“There is an institutional bias towards legal conservatism. They’re not really open to taking a positive view of how the legislation and the Resource Management Act (RMA) can be interpreted,” he said. “A non-compliant consent – that doesn’t mean it’s bad. It just means the council’s got to use its professional skill to assess those effects directly against the RMA. And they’re quite within their rights to say they’re going to grant the consent because the effects are less than minor. And they won’t do that because their legal department needs a good kick up the arse.”

But council isn’t just legally conservative – it’s sensitive to the political issues that come with upsetting NIMBYs. In opposing both the Surrey Crescent and Dominion Rd developments, council officers were acting in line with loud local opposition groups. That wasn’t unusual. Housing and public transport projects in Takapuna, Westgate, Mt Eden, and Mt Albert have all faced backlashes in recent months – many of them backed by local representatives. In every case, council has delayed, augmented, compromised, or rejected attempts to enact positive changes that will help a majority of Aucklanders as it seeks to appease a vocal minority.

A POTENTIAL DEMOCRATIC PROBLEM WITH COUNCIL CONSULTATION. IMAGE: HAYDEN DONNELL.

There have been positive changes since the Unitary Plan passed. Council approved a near-record 12,843 consents last year. But Auckland needs 15,000 consents per year to keep up with its growth, and these cases make it look like the council still has its priorities skewed.                         

In recommending the Dominion Road apartments be turned down, it’s essentially saying the negative effect of eliminating residents’ views of “the sunsets across the silhouetted parapets of the Edwardian shop fronts, to the Waitakeres beyond” is more important than the negative effect of nuking a proposal to build 102 homes in the central city on a major public transport route in the middle of a housing crisis.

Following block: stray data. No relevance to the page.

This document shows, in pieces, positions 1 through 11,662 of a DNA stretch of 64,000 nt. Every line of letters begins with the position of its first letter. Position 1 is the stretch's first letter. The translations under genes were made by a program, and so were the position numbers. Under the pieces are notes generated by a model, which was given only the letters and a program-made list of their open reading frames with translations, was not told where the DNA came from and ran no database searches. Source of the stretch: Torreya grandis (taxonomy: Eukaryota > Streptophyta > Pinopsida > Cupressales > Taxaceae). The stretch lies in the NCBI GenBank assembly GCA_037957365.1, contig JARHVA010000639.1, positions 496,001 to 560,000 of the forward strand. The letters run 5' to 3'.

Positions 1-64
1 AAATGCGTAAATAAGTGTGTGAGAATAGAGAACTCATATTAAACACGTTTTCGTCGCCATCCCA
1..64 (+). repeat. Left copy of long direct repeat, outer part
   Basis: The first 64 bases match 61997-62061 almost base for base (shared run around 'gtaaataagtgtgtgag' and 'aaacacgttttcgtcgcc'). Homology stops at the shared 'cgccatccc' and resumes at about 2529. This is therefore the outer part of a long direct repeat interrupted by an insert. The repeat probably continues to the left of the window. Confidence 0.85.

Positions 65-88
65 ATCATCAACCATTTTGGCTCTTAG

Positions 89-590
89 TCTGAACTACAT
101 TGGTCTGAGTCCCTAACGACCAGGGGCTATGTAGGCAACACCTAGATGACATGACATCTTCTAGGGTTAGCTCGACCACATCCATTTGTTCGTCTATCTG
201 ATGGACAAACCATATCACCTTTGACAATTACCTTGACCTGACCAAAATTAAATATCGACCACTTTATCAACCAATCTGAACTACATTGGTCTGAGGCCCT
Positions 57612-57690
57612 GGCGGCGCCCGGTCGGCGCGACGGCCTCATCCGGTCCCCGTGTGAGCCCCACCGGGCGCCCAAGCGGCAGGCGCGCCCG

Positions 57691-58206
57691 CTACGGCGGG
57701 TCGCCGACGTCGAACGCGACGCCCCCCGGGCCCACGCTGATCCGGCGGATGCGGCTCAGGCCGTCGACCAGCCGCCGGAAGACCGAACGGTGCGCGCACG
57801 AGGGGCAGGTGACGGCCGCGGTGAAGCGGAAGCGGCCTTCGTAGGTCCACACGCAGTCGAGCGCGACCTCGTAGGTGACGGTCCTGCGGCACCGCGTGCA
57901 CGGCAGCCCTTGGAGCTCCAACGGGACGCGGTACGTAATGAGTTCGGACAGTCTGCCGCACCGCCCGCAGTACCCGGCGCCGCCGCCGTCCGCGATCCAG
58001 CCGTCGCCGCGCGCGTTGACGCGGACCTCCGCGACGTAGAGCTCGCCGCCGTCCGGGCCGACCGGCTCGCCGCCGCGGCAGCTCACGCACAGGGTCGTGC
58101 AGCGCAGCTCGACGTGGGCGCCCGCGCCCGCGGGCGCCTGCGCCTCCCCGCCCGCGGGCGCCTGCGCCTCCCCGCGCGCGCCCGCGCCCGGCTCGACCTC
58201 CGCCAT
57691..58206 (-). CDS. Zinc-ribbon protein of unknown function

In turning down Cohaus, it seems to consider the negative effect of making car parking more difficult at times somehow outweighs the negative effect of f**king up a development. So in keeping with the council’s vision of a compact city, it may as well have been on the cover of the Unitary Plan.

There’s still a housing crisis in Auckland. Where is council’s urgency? If I was going to turn down 102 apartments in the middle of a housing crisis, it would have to be shooting lasers at passing children or dispensing neurotoxins through its heat pumps. Council has the ability to be bolder; to stop shitting its pants every time an angry person complains; to prioritise desperately needed houses over section 38b of its most nonsensical parking requirements.


For more on bad parking rules read: The low cost of ending the high cost of free parking.


Meanwhile, Housing Minister Phil Twyford is setting up an Urban Development Authority to take over consenting from council in 12 to 15 special housing areas including the Unitec development and along Dominion Rd. He just announced plans to build 10,000 homes in Mt Roskill. And he’s got a target of building 100,000 Kiwibuild homes hanging over his head.

If council can’t boldly back the principles outlined in its own Unitary Plan, it’s looking like government will.


*Hayden Donnell is a staff writer for The Spinoff. This article first appeared on The Spinoff and is used with permission.

We welcome your help to improve our coverage of this issue. Any examples or experiences to relate? Any links to other news, data or research to shed more light on this? Any insight or views on what might happen next or what should happen next? Any errors to correct?

We welcome your comments below. If you are not already registered, please register to comment or click on the "Register" link below a comment.

Remember we welcome robust, respectful and insightful debate. We don't welcome abusive or defamatory comments and will de-register those repeatedly making such comments. Our current Comment policy is here.

53 Comments

up
16

Who told the bakers to bake more bread? No one. Yet despite the increase in population not once have I gone to the supermarket and not been able to buy bread. Why? because there is a free-market in baking bread - no one stops the baker from baking.